Nunavik MP presses Tories on UN indigenous rights declaration

Saganash private member’s bill would harmonize federal laws with UN declaration


Romeo Saganash, the New Democratic Party MP for Abitibi-Baie-James-Nunavik-Eeyou, introduced a private member’s bill Jan. 28 that would make all federal laws compatible with the 2007 UN Declaration on Indigenous Rights.

“It is time for the Conservative government to establish a nation-to-nation relationship with indigenous peoples in the wake of recent events,” Saganash said in a news release.

Private member’s bills rarely get as far as a vote in the House of Commons.

But as Idle No More demonstrators gathered outside Parliament Jan. 28, Saganash used his bill to throw questions at Prime Minister Stephen Harper and Aboriginal Affairs Minister John Duncan (see video embedded below), accusing the Conservative government of failing to live up to the UN declaration, which in 2010 they agreed to support.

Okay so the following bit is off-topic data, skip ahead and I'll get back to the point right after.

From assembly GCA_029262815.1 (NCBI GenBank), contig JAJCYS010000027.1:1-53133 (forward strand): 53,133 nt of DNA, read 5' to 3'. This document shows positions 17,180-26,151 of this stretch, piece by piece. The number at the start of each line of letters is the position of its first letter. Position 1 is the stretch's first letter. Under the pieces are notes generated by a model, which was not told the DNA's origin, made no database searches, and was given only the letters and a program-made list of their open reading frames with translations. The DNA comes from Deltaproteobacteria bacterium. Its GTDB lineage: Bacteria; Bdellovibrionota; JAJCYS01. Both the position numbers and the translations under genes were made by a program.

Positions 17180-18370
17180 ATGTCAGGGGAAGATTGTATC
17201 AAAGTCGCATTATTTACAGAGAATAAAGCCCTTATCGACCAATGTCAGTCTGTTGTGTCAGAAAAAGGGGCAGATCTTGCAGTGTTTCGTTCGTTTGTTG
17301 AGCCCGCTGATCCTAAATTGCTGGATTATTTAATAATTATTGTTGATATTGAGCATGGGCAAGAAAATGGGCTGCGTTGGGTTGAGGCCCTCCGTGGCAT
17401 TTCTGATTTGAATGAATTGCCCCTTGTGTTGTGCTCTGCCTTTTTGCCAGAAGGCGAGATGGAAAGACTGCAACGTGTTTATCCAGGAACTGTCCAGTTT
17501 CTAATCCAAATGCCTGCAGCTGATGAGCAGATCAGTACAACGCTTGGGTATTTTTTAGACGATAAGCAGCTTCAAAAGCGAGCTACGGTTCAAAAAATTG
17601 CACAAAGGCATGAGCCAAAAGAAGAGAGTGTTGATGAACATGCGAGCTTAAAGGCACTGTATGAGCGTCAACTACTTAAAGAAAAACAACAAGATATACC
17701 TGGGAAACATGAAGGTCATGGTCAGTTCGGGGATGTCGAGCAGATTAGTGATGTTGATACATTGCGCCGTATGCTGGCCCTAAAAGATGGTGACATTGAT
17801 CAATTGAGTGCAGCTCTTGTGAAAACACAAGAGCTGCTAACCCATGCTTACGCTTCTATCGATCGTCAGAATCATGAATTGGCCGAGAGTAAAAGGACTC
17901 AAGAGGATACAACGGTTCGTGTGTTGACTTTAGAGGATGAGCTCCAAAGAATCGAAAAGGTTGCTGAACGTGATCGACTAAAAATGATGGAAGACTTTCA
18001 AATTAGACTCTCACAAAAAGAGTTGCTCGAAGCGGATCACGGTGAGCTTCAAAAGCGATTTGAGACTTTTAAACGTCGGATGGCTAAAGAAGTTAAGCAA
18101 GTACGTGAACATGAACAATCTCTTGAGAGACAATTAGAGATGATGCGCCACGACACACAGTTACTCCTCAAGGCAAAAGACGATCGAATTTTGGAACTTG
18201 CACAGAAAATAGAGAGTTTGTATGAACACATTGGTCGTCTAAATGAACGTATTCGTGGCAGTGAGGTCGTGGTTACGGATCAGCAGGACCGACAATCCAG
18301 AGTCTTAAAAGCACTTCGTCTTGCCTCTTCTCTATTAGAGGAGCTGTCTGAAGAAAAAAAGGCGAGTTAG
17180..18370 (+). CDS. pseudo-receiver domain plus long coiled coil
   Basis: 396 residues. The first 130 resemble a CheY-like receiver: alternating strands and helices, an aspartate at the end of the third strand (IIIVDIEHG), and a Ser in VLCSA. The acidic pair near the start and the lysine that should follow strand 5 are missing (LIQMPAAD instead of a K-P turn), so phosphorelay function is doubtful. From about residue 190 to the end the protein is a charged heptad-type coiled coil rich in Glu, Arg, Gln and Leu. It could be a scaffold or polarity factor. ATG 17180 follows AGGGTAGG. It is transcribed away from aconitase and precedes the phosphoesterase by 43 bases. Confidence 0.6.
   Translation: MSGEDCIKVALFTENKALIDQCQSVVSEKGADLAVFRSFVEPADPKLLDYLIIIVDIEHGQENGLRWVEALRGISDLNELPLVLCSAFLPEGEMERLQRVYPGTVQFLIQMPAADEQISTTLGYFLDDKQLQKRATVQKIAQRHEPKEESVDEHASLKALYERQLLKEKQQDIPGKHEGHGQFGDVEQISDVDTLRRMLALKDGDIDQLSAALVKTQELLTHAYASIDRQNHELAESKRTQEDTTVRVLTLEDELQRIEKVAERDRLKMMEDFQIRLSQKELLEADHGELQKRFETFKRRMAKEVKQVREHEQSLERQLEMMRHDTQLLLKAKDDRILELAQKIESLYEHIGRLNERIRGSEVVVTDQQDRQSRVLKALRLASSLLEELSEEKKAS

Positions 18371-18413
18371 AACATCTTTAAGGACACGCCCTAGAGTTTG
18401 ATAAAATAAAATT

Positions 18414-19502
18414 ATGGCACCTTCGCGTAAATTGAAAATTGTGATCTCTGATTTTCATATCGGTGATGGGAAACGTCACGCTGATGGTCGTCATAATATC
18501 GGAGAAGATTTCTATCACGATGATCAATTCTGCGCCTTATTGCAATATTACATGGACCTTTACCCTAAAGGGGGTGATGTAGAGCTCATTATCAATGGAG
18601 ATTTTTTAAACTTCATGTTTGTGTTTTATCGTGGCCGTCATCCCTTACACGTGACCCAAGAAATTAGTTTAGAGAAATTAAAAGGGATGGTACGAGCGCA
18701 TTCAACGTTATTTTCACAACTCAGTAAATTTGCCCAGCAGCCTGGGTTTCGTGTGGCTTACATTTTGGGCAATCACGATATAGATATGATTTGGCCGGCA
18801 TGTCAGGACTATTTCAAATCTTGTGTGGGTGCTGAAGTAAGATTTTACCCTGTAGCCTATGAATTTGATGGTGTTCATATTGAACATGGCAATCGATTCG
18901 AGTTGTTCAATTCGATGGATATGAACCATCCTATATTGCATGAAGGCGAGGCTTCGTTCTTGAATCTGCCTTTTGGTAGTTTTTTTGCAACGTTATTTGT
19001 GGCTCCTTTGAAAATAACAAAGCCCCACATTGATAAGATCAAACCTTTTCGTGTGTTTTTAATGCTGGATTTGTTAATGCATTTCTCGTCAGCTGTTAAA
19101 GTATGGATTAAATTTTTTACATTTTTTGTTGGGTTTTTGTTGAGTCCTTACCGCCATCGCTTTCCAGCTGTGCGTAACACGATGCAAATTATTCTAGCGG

“Why did the Conservatives endorse the declaration and then ignore it? Saganash asked.

Duncan responded by saying the government will “continue to work with willing partners on shared priorities, including education, economic development and access to safe drinking water.”

And Duncan defended his government’s record by citing the 700 aboriginal projects he said they’ve funded since they took power in 2006.

“We are working in partnership with First Nations on the issues addressed in the United Nations Declaration of Indigenous People,” Duncan said.

On Feb. 23, Saganash and interim Liberal leader Bob Rae, along with aboriginal leaders, brokered an agreement that led to Attawapiskat chief Theresa Spence giving up her highly publicized liquid diet protest, in exchange for a 13-point declaration.

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